Baggage claims: Reader frustrated with Aer Lingus over lost bag

Pricewatch: Luggage remained undelivered long after passengers arrived home from US

“We were consistently told by Alaska Airlines that their system does not ‘talk’ to the Aer Lingus system.”

“We were consistently told by Alaska Airlines that their system does not ‘talk’ to the Aer Lingus system.”


“My husband and I are having a slight issue with Aer Lingus at the moment and getting very little satisfaction,” begins the mail from a reader called Gwen.

“My husband booked a flight with Aer Lingus costing over €1200 to fly from Dublin to San Diego on December 27th returning to Dublin on January 3rd. Aer Lingus code share with Alaska Airlines and so his flight was Dublin-SFO-San Diego return, with Alaska Airlines operating the SFO-SD leg.”

His bag never arrived in San Diego and the couple followed the correct procedure with Alaska Airlines in San Diego by reporting the bag missing and continued to follow up with them every day, while in the US, for 7 days by phone. But bag never arrived in San Diego and when Gwen wrote to us they still did not have it, more than three weeks later and long after they had arrived back in Dublin.

“However, Alaska have since located it and on Saturday it was put on an Aer Lingus flight from Seattle to Dublin (we don’t know how it got to Seattle) and the bag arrived in Dublin yesterday.”

But here’s the thing.

“Alaska Airlines then told us that we had to collect it from the airport! Now we do only live 15 minutes from Dublin Airport but it’s the principle of the whole thing that is really getting to me so I wrote to Alaska and told them that between them and Aer Lingus they were responsible for delivering the ‘delayed/lost/found’ item to our home as per their baggage policies.”

Alaska told her they would “see what they could do but we haven’t heard from them since so we contacted Aer Lingus again”.

This was their response: “Hi, Gwen. We’re sorry to hear this. As the missing baggage report was filed by Alaskan and they were the final flight which the bag was due to travel on, they manage the tracing of the baggage and liaise with other airlines the baggage travelled on to find a match and return it to guests. We’re unable to access their system to retrieve the baggage information and would suggest you get back onto them.”


This in turn was Gwen’s response to Aer Lingus: “Well here is the problem. It is costing us every time we contact you or Alaska. How about Aer Lingus contact Alaska seeing as we booked our flight through you? The level of service has been nothing short of appalling with no one willing to take responsibility or accountability for the missing item. We have an email from Alaska specifically stating that the bag was lost by Aer Lingus and now you are telling me to contact Alaska again but apparently the bag never travelled with them. The bag is in Dublin, we live in Dublin, we booked the flight with Aer Lingus and paid Aer Lingus. What happens to the bag after that is Aer Lingus’s responsibility, whether that involves Alaska is besides the point. It is not for my husband or I to chase the bag. That is for Aer Lingus to do. Contact Alaska and get the bag delivered to us as promised in your baggage policy please. Thank you.”

Aer Lingus then replied: “We understand your frustration with this, and we will work with Alaskan to return your bag to you but as mentioned, the onus falls on the final carrier to return baggage when a report is filed with them.”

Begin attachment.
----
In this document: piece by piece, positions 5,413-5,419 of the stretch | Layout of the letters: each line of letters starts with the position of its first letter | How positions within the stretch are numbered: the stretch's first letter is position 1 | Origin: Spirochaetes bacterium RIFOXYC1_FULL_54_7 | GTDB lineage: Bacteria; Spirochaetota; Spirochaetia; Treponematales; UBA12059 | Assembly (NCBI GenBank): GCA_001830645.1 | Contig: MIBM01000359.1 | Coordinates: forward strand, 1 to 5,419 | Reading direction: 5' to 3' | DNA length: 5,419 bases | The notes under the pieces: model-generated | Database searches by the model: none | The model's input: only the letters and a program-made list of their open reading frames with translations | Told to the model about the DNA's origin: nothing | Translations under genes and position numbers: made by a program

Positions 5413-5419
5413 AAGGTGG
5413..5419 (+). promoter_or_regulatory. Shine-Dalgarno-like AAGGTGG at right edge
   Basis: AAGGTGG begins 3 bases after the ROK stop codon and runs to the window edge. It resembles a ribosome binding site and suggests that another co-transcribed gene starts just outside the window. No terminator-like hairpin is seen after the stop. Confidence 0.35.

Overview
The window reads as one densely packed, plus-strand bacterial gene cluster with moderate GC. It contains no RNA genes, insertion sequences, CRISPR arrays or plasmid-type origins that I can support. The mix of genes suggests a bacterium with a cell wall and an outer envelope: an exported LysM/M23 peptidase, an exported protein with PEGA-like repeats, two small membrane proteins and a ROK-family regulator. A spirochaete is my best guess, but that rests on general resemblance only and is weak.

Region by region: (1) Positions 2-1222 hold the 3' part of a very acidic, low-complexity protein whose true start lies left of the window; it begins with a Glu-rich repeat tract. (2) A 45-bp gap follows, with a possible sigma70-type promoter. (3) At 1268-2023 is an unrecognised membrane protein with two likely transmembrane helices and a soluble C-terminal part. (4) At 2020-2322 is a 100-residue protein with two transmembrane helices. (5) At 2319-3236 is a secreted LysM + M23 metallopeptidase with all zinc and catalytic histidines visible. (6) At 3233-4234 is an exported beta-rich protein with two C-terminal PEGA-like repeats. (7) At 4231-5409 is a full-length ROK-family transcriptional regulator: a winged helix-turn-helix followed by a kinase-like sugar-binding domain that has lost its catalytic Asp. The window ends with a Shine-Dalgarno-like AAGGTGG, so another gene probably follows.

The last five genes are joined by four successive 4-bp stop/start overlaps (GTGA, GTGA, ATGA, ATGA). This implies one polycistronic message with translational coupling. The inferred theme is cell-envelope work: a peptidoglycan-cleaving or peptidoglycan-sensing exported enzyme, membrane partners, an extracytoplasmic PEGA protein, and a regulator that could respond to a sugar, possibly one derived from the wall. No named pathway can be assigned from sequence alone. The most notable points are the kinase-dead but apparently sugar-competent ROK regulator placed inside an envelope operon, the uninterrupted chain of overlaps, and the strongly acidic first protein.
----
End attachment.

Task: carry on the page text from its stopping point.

To which the reader replied: “And while I understand that, the onus should not be on the customer to liaise with the airline that Aer Lingus code share with to get our bag returned to our home address. The onus should be with Aer Lingus as that is the originating company through which we booked the flight.”

Then there was silence. “I can’t see how we, the customer, should have to ring a baggage desk in San Diego to get our bag in Dublin Airport, which we haven’t seen for over three weeks, delivered to us, when the original flight/service was fully booked with and paid for through Aer Lingus.

“My husband followed the correct procedures in San Diego with Alaska Airlines when the luggage did not arrive. We contacted Alaska Airlines every day while we were in San Diego but they were unable to locate the bag. Alaska Airlines would not take an international contact number to make contact with us if the bag was found so we had to give a contact number belonging to my relative. We were consistently told by Alaska Airlines that their system does not ‘talk’ to the Aer Lingus system and that my husband should’ve collected the bag at SFO and rechecked it for onward travel to San Diego. We knew this was not the case but it did not stop them telling us this on numerous occasions.”

Alaska Airlines also mailed our reader to point out that it was an Aer Lingus delay that caused the bag to be lost in the first instance.

Surely the Irish airline could have done more to help this person out?

We got in touch. Not long after that the bag was delivered to Gwen. Then we got the below statement from the airline.

“Despite an early arrival into San Francisco airport on 27th December, unfortunately the guest’s bag did not make its connecting flight on to San Diego,” the statement said. “As is standard international airline procedure, it is the final carrier’s responsibility to reunite the guest with a delayed bag, which in this instance was Alaskan Airlines who returned the bag to Dublin on 19th January.

“Upon on arrival into Dublin a customs from was required in order to return the bag. Contact was made with the guest on 22nd January and the bag reunited with the guest that evening. We appreciate that this is not the level of service our guests expect from us and our partner airlines and we apologise for the inconvenience caused to this particular guest.”